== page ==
“And when they come from the market, except they wash, they eate not. And many other things there be, which they haue receiued to hold, as the washing of cups and pots, brasen vessels, and of tables.”
1611 King James Version (KJV)
7:4 Washing of cups and pots and brazen vessels and couches - The Greek word (baptisms) means indifferently either washing or sprinkling. The cups, pots, and vessels were washed; the couches sprinkled.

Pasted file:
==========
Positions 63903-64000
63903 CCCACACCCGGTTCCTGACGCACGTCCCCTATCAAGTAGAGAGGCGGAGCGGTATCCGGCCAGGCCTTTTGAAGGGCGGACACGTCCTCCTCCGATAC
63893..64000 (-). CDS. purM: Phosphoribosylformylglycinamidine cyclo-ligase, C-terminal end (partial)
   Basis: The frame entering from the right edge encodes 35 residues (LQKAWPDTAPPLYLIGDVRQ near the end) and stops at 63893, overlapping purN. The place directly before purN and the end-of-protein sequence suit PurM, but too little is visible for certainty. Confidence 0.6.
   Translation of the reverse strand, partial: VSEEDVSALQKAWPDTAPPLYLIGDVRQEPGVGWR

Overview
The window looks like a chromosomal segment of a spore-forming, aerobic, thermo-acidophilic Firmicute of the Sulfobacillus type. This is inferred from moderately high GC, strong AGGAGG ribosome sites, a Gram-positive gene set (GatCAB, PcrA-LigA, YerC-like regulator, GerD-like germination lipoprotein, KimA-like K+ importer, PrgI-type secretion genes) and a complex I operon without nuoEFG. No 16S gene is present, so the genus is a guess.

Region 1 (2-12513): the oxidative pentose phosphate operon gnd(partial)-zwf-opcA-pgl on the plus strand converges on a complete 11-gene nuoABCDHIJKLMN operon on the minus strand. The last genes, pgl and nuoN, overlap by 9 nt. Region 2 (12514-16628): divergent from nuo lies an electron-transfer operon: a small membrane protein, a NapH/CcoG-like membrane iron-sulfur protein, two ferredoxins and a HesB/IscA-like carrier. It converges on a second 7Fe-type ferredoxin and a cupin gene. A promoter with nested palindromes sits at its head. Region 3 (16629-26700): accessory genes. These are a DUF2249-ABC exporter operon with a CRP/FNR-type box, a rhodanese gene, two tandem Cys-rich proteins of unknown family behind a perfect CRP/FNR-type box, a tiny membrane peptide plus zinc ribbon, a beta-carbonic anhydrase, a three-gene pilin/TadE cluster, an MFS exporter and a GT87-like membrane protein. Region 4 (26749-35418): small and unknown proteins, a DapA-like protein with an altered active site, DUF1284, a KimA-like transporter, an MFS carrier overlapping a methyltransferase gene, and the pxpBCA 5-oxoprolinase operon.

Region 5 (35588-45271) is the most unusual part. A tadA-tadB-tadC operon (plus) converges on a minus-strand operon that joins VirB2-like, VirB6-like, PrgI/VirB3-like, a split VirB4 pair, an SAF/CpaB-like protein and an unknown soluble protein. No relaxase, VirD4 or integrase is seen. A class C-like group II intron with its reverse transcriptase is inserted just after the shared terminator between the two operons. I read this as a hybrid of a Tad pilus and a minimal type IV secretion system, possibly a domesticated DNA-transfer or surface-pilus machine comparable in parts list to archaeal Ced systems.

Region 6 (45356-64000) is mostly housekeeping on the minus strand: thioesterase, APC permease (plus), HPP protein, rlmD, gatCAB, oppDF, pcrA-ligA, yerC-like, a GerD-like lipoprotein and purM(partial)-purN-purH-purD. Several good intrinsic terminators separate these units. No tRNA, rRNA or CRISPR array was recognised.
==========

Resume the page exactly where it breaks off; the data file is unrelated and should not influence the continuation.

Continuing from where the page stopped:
Mr 7:4 [When they come] from the market, except they wash, they eat not. In the Greek, not the word "nipto", rendered "wash" elsewhere in the passage, but "baptizo", "baptize". Abbott renders it "plunge" and says: ``Apparently, in the ritual of the Pharisees, washing by pouring on water sufficed for those who remained at home, but "immersion" of the hands in water was required of those who had gone abroad.'' Many other things. They not only insisted on washing the hands, because of the tradition, but also, many other things. Geikie says: ``The law of Moses required purifications in certain cases (Le 12:1-5), but the rabbis had preserved the spirit of Leviticus in this as in other things, for they taught that food and drink could not be taken with a good conscience when there was the possibility of ceremonial defilement. If every perceivable precaution had not been taken, the person or the vessel used might have contracted impurity, which would thus be conveyed to the food, and through the food to the body, and by it to the soul. Hence it had been long a custom, and latterly a strict law, that before every meal not only the hands, but even the dishes, couches, and tables, should be scrupulously washed.''